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Study of siblings with autism reveals surprising results

Dr. Stephen Scherer at the Peter Gilgan Centre for Research and Learning in Toronto, part of SickKids Hospital. Dr. Scherer is leading an initiative to sequence 10,000 whole genomes from individuals and families with autism spectrum disorder (ASD). The project's aim is to help researchers tease out the subtle genetic variations that underlie different forms of autism, including differences between siblings.

Mark Blinch

With symptoms that can range from missed social cues to severe linguistic and cognitive impairments, autism spectrum disorder (ASD) has proved a complex condition for geneticists to get their heads around.

Now the largest study to date based on the whole genome sequences of siblings with ASD, together with their non-autistic parents, is throwing a genetic spotlight on those complexities and yielding some surprises.

Among them: In only one third of the cases where the autism of one sibling with ASD was linked to a genetic variant did the other sibling with autism share the same variant.

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At face value, such a result might seem to defy common sense. Autism is thought to affect about 1 in 68 children, which means the odds of two siblings having the disorder for entirely unrelated reasons should be very low.

One possible explanation is some of the variants the study looked at will prove in time not to be implicated in autism. Or there could be other still-hidden inherited factors that the siblings share that may increase the likelihood of ASD in some way. "Then, if they have another mutation, they're pushed across the autism threshold," says Stephen Scherer, director of the Centre for Applied Genomics at the Hospital for Sick Children in Toronto who led the study.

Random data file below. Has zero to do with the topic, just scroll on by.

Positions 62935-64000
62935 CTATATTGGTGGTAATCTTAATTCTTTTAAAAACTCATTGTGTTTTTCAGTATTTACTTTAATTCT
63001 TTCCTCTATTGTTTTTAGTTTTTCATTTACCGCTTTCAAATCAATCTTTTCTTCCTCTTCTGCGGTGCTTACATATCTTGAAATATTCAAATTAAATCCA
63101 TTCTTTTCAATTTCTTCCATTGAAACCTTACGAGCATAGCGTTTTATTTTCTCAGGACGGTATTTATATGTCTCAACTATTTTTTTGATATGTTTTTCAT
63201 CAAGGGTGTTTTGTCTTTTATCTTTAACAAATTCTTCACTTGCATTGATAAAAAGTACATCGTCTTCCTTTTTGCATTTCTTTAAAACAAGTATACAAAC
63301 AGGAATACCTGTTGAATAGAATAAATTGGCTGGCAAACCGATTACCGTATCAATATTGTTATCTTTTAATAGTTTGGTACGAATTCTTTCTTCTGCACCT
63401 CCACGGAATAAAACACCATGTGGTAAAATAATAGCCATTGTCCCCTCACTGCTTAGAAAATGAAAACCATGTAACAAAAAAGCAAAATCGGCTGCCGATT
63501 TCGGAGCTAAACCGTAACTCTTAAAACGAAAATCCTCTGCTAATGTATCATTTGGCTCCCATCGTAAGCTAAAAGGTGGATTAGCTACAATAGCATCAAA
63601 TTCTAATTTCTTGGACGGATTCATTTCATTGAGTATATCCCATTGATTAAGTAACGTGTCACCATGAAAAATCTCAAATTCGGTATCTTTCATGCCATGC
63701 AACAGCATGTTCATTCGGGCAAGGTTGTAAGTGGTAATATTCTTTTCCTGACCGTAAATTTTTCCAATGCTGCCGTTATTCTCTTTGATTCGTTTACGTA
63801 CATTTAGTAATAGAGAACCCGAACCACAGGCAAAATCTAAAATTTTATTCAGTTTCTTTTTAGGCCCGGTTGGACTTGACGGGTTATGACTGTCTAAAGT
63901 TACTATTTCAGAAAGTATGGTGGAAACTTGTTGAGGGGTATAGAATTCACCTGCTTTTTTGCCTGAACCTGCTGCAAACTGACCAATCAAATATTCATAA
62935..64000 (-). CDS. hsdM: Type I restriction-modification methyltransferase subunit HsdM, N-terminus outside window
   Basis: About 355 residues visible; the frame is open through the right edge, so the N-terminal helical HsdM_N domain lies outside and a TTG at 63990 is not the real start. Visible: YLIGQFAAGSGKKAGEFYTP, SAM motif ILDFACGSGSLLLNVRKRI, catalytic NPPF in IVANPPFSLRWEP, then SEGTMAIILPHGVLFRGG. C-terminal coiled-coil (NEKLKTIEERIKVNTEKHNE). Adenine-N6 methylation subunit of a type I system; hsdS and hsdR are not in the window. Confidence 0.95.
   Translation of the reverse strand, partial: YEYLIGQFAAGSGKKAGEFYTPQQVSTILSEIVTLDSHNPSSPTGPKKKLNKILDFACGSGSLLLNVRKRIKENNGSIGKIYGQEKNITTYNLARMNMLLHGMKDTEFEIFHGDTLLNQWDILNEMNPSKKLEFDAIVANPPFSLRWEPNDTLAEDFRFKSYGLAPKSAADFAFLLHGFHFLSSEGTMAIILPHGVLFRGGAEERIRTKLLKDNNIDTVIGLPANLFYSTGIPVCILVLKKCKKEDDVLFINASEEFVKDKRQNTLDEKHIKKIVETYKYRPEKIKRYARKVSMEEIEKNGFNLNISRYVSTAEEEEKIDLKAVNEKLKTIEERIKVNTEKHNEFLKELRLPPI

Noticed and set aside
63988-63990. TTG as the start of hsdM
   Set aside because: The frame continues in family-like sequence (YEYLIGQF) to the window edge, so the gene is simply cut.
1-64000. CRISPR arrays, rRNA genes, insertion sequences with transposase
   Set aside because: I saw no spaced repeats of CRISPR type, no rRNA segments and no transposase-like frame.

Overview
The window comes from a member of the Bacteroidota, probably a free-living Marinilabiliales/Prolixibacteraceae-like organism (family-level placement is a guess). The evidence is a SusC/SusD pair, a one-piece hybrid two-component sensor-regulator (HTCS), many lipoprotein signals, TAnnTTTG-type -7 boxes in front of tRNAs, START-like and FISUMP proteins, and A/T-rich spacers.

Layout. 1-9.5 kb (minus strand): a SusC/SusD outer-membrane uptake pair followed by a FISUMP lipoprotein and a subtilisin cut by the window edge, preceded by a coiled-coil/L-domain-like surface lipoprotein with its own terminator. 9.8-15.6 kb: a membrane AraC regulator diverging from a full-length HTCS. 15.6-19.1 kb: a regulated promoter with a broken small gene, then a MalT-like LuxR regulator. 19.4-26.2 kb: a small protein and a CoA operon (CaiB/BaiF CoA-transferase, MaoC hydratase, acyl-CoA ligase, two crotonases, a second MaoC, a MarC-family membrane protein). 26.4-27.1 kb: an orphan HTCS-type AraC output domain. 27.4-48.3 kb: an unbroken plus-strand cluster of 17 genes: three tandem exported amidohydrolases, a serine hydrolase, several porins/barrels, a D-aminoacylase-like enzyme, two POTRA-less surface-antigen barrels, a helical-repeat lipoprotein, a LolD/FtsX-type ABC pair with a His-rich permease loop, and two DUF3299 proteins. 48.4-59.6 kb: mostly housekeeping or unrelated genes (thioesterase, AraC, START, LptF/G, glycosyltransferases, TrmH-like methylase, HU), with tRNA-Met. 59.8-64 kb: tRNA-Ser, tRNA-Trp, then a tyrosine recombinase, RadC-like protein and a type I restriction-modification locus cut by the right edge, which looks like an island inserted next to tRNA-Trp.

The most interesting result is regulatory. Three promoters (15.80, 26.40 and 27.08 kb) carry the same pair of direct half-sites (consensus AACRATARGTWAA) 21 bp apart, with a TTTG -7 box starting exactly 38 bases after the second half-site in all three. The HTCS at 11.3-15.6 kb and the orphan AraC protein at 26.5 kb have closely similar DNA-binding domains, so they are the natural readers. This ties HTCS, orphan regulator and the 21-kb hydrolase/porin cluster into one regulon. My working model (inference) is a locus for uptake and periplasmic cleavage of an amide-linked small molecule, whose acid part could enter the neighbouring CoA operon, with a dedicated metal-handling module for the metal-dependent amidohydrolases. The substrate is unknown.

The possibility of different autism-linked genes coming into play among siblings with ASD matters for parents trying to choose the right treatments for their children. Even when outward symptoms are similar, the underlying genetics factors may call for completely different interventions.

And for families wondering whether they have more than one child with ASD when one child has a disorder that has been linked to a genetic variant, it is probably not enough to simply test to see whether other children in the family share that particular variant.

"You need to look at the whole genomes," Dr. Scherer said. "Two thirds of the time it's going to be something different."

The study, which includes whole genomes from 85 families – 340 individuals in total – represents a significant step toward a larger initiative supported by the foundation Autism Speaks that ultimately aims to sequence 10,000 genomes. In conjunction with the study's publication Monday in the journal Nature Medicine, the 340 genomes are among 1,000 that are now being made available to outside researchers via a platform developed by Google.

"It's a great resource and an important one for the field," said Joris Veltman, a professor of translational genomics at Maastricht University in the Netherlands who was not involved in the SickKids study.